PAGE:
Dr. Justin Marchegiani: It's usually an ethanol estradiol, kind of one of those, you know, low, low estrogen type of products that's going to increase your estrogen that will then dust decrease your FSH. And a lot of times that FSH, for instance, can cause this phase of dilation and add into the hot flashes. Now, So they're trying to bring the FSH down by giving more hormone, which then can help with the estrogen symptoms like the, the hot flashes and such.

Dr. Justin Marchegiani: Now, we may use maca, we may use black cock black cohosh if you will. So these are different like estrogen modulating herbs. I like the herbs that modulate because they can fit in that receptor site and they can kind of tune it up or tune it down. And then we may also add in progesterone along with that because a lot of times there's this estrogen progesterone imbalance in almost anything synthetic that conventional medicine adds unless it's It's like a, like a Marina or a Skylar.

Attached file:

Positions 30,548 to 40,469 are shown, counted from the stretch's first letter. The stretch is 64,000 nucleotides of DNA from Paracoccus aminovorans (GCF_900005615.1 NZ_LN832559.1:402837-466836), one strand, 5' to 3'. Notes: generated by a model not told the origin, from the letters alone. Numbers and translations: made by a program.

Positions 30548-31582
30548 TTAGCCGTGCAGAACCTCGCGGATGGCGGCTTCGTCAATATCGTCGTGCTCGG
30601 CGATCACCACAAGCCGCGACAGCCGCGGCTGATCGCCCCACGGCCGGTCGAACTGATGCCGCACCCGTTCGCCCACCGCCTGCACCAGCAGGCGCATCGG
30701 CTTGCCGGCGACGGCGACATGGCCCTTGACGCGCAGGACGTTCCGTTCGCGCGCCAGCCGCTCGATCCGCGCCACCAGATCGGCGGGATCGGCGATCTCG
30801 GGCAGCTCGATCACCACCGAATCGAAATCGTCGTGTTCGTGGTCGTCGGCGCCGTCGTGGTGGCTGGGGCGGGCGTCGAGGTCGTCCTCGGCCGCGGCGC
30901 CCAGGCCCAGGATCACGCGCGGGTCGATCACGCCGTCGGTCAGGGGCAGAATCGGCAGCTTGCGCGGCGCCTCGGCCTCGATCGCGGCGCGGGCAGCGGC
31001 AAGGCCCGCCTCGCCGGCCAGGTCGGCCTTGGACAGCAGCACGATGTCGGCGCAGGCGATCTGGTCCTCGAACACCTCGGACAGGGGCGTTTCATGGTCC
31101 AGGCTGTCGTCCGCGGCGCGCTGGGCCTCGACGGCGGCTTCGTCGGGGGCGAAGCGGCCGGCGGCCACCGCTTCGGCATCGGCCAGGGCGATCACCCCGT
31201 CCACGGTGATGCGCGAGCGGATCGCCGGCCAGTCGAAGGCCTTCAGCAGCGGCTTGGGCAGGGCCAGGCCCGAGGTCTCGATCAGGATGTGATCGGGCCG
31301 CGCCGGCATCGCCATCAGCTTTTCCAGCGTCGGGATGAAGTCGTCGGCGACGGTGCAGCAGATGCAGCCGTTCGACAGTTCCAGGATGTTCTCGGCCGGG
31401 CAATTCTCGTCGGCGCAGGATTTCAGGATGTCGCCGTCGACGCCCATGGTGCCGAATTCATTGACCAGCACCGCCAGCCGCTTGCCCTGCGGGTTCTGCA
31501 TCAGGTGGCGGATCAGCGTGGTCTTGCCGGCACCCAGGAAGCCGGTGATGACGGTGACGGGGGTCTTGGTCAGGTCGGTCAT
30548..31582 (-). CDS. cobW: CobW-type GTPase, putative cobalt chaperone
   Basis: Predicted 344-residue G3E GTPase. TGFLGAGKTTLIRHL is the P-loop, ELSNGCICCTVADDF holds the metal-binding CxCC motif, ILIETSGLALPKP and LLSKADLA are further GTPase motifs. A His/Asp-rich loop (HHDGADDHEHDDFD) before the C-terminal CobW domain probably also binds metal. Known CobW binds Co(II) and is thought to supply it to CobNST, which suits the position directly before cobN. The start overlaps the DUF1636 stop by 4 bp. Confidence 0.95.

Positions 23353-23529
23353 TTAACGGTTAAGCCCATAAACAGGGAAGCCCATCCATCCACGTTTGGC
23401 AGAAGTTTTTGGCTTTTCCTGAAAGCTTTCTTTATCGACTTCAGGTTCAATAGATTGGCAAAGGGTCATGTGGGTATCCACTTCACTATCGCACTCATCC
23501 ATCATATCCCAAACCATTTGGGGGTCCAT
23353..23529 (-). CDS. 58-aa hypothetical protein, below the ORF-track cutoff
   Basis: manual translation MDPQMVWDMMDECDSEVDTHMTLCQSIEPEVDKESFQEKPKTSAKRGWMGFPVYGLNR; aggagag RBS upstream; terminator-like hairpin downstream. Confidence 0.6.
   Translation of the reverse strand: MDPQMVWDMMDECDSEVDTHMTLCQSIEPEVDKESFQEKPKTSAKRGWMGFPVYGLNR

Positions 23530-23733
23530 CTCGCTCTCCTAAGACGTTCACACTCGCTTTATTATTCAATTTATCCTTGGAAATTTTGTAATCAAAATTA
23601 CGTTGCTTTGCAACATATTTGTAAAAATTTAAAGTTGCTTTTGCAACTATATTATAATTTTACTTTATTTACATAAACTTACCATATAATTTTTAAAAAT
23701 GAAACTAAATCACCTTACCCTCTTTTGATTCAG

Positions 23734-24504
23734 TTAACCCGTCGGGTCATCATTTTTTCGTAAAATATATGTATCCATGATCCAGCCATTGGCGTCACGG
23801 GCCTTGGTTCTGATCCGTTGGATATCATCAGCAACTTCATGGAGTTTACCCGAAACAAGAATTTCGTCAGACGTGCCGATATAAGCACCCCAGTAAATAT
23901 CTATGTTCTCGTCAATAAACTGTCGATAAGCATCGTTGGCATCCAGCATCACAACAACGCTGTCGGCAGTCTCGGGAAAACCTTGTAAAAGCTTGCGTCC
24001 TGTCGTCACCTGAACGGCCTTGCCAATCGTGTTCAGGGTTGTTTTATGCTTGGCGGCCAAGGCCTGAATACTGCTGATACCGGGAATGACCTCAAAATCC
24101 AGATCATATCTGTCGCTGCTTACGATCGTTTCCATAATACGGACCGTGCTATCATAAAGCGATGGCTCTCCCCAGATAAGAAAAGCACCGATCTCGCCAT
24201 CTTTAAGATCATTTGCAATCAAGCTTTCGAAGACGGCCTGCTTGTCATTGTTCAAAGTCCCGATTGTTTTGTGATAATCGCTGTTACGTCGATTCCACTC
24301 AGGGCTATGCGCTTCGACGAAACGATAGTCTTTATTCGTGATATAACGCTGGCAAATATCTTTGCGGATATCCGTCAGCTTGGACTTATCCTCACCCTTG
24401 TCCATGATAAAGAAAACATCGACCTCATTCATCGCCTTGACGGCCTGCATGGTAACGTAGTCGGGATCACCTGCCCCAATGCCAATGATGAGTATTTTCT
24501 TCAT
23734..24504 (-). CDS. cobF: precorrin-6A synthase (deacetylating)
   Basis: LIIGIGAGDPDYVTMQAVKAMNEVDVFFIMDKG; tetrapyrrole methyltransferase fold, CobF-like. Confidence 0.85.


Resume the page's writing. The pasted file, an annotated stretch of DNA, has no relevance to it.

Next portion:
Dr. Justin Marchegiani: These are different. Or Kylena. These are different like synthetic progesterone IUDs. The problem with those IUDs is they're just leaching progesterone like all the time for literally years at end. And you're not cycling progesterone like it should, right? And so you're not getting that nice luteal phase increase and then drop.

Dr. Justin Marchegiani: You're getting this like low, low trickle, which doesn't really mimic what nature does. And so we may use adaptogenic herbs. We may use progesterone. We also have to be very aware that when you add progesterone in for the first time, it can sensitize estrogen receptor sites so you could feel bloated and flow retention.